Let’s look at a few ways to find the right case studies in the shortest amount of time:
- Include “success stories,” “case studies,” or “case study” in your search. The most basic search is “organizational change case studies.” This can bring up specific case studies or blog posts about case studies – both of which can be useful and informative. But it pays to narrow this down further, since it may not bring up the most relevant results.
- Use search operators to focus on specific topics, industries, or companies. Search operators can help you refine your searches. “Filetype:PDF” will bring up only pdf results. “Site:walkme.com” will only bring up results from WalkMe’s website.
- Target the right companies. When conducting your searches, you will want to focus on companies that offer change management solutions.
If you are new to change management or organizational change, here are just a few companies to get you started:
- WalkMe – WalkMe pioneered the digital adoption platform (DAP), an essential tool for companies undertaking organizational change, digital adoption, and digital transformation.
- Jabil – Jabil offers a variety of solutions focused on the manufacturing industry, ranging from change management to supply chain transformation.
- Accenture – Accenture helps businesses with digital transformation, organizational change, technology training, and more.
- Deloitte – Deloitte offers change management, financial advisory, auditing, risk assessment, and more.
- Prosci – Prosci is one of the world’s leading authorities in the change management space, offering consulting, change management certification, and more.
All of these businesses offer case studies that are in-depth, relevant, and useful.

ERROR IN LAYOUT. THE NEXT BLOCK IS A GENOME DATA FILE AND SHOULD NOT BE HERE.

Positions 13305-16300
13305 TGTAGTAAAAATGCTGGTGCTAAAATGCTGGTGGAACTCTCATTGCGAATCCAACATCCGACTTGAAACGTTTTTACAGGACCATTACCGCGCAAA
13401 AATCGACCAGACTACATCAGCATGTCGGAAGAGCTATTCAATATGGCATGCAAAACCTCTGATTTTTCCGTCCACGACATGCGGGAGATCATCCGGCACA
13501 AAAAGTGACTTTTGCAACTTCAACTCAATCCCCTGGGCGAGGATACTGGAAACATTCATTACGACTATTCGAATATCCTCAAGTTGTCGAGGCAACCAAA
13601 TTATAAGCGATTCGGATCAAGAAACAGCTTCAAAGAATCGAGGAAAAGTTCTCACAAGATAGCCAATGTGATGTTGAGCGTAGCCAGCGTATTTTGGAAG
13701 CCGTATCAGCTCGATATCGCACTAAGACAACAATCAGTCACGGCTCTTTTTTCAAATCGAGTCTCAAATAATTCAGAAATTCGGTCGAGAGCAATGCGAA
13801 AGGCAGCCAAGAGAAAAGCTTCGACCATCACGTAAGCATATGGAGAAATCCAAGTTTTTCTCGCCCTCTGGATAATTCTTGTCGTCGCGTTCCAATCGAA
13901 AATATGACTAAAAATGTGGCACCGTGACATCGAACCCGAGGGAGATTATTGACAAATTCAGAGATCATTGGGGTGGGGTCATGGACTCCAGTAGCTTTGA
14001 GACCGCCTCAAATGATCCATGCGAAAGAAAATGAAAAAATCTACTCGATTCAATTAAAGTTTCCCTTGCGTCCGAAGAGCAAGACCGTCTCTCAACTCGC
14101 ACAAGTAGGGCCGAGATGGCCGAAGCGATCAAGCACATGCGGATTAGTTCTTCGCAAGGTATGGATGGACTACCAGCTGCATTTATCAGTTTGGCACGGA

And, as mentioned, they give you much more detail about the services rendered, the approaches taken, and the project’s outcomes.
Examples of Organizational Change Case Studies
Here are just a few of the valuable case studies – that is, real-world organizational change examples – that you can find online:
- By partnering with Jabil, Optelian was able to accelerate its product release timelines, reduce product costs, increase operational efficiencies, and meet stringent deadlines for its products.
- Prosci helps the Colorado Department of Transportation integrate change management as a top strategic priority. Using Prosci’s ADKAR model, CDOT decreased contract review time by 40%, an saw a 55% lower error rate of the oversize and overweight permit division.
- WalkMe helped Clarizen increase product activations by 25%, decreased support requests by 55%, slashed costs, and improved the customer experience.
This bullet list, of course, only covers a few data points from each case study.
To learn more about each approach, visit the links above and read each one in more detail.
After all, reading case studies is the best way to learn from real-world organizational change examples.
WalkMe spearheaded the Digital Adoption Platform (DAP) for associations to use the maximum capacity of their advanced resources. Utilizing man-made consciousness, AI, and context-oriented direction, WalkMe adds a powerful UI layer to raise the computerized proficiency, everything being equal.